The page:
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Concerns for LGBT Baby Boomers

Mike Casterlow, Esquire

Almost 40 million people in the United States are age 65 or older, and with the Baby Boomer generation approaching retirement age, that number is expected to increase up to 19 percent of the total population by 2030. According to the AARP, over 1 million Americans, age 65 and older, identify as LGBTQ. With this in mind, long-term healthcare plans are things that the LGBTQ community, especially Baby Boomers should be thinking about.

In many ways Baby Boomers who identify as part of the LGBTQ community are pioneers within the community. They are survivors of the AIDS crisis that eradicated a significant percentage of the community. They help initiate the movement for gay rights and paved the way for freedoms that the LGBTQ community can enjoy today. They are also some of the first within the community to experience the harsh realities of approaching retirement age. Health care and aging will be a challenge for all Boomers — nobody has saved or invested near enough to cover the costs — but LGBTQ boomers face a few extra challenges. These may include gay-specific issues such as homophobia in nursing homes or health care providers who just outright refuse to offer them their services. And as a community that still has more single people than coupled, we are more vulnerable to increased costs of long-term care incurred by single and/or childless seniors.

Also a concern for many is the long-term effect of HIV treatment. Once an assumed death sentence, HIV has become much more of a chronic illness. That said, current treatments are still terribly hard on the body, strict diligence is absolutely necessary, and a cure remains elusive. How years of these treatments will change the quality of retirements for people living with HIV has yet to be seen.

Long-term care is defined as the assistance or supervision that a person who is physically or cognitively impaired needs to get through the day. With few exceptions, no federal or state program will pay for custodial assistance over an extended period of time. Quite often, and traditionally, much of this care may be given by children or family members. With so many in the LGBT community less likely to be partnered or parents, they are at greater risk of not having family relations in place to help with this care.


Dr. Jennifer L. Fast, Licensed Clinical Psychologist (Texas & Illinois)

Now is a good time to be thinking about, and talking with, people in your life who you would trust with your financial and medical affairs. It is also important to make your wishes known of the type of living environment you would want should you not be able to care for yourself independently. These things may feel as if they are a long way off, but life takes us all by surprise on occasion.

Many older adults transition to senior living, assisted living, or skilled nursing homes after 65. Assisted living and skilled nursing homes are not all created equal as I have seen in my role as a clinical psychologist. I currently work for a company that provides mental and behavioral health care in skilled nursing facilities. Some are better funded, better equipped, and better staffed than others. Each has its own culture and many struggle to meet all of the unique needs of their patients. It is a tough job, but a rewarding one as well. As a mental health profession and ally of the LGBTQ community, one area that I find lacking is awareness and appreciation for the needs of LGBTQ elders.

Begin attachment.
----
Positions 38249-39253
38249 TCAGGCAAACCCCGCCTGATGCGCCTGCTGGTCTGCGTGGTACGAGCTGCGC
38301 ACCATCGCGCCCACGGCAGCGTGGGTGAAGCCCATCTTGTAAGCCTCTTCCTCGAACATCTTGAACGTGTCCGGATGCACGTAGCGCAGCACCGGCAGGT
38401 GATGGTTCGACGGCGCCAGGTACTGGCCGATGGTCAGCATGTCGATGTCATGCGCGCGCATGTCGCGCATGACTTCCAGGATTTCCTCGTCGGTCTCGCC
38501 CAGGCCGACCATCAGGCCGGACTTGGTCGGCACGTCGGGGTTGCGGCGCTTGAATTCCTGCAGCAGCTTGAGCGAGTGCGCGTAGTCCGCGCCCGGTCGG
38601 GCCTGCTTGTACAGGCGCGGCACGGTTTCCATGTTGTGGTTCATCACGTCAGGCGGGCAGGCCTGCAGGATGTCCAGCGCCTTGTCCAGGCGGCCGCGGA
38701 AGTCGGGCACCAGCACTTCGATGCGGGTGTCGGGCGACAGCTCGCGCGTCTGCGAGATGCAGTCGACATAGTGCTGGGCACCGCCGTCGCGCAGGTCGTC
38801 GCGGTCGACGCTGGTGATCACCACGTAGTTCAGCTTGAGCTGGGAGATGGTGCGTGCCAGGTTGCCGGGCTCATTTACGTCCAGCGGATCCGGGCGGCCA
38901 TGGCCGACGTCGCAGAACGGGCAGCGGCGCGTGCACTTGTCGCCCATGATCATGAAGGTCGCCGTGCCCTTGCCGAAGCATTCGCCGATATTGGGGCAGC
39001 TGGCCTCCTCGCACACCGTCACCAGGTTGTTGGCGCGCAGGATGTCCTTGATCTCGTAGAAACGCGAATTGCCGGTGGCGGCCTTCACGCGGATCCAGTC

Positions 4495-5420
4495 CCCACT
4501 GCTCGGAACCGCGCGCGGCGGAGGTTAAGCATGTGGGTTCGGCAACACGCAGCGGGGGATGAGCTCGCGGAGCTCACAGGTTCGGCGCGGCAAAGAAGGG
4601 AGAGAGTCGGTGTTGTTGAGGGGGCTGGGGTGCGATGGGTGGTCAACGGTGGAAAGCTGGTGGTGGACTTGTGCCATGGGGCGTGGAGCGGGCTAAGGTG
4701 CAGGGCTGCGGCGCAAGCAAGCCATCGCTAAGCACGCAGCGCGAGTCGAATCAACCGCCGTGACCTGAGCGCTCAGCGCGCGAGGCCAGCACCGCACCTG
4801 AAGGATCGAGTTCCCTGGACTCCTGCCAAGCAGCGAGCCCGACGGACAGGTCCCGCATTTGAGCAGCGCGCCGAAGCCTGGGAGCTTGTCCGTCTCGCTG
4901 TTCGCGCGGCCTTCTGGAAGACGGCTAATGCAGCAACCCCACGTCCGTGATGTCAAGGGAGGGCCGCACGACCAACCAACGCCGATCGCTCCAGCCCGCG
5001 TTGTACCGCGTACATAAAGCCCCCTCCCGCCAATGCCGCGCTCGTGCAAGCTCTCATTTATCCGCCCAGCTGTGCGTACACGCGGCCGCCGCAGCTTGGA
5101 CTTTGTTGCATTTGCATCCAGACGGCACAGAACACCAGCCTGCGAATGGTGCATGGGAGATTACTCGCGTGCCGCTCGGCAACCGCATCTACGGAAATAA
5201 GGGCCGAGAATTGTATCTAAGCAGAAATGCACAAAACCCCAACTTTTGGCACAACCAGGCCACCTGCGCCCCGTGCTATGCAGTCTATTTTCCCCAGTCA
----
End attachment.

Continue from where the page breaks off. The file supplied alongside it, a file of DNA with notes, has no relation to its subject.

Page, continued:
Perhaps it has to do with the medical model where biological facts matter more than psychosocial factors. It may be that staff are trying to serve so many folks that they don’t take time to ask the right questions. Or it could be outright discrimination. I tend to think it is all of these and more. But whatever the reason, LGBTQ elders are rarely ever asked about their identity, their wishes for being identified or not identified publicly, or able to discuss their chosen family.

Older adults entering skilled nursing homes are in need of compassionate medical care. We know that discrimination can have a devastating impact on the well-being of a person. LGBTQ stigmatization, especially from healthcare providers, negatively impacts mental health for LGBTQ individuals, and can increase risk of suicide. LGBTQ elders who are discriminated against also can have longer recovery times from serious illnesses such as heart attacks, strokes, cancer, and falls.

So, when the time comes for supportive care, be sure to ask the following questions:

(1) How does the facility address instances of bias? (2) How does the facility discuss sexuality in a safe and confidential manner? (3) In what ways do staff invite disclosure of chosen family members?

I suggest also that you pay attention to staff language. If you are transgender and present congruently with your gender, does staff use your correct pronoun and name? Do they assign you to a room with a person of the same gender? If you are gay or lesbian, and married, does staff address your partner as wife/husband? If you are partnered, does staff acknowledge and communicate with them as a loved one involved with and responsible for your care?

As my blog co-author has so eloquently pointed out this Pride month, there is much to consider as you make plans for life after 65. Having a plan in place and knowing what questions to ask will help to ensure that if, or when, you need extra care, you will be in the right hands.


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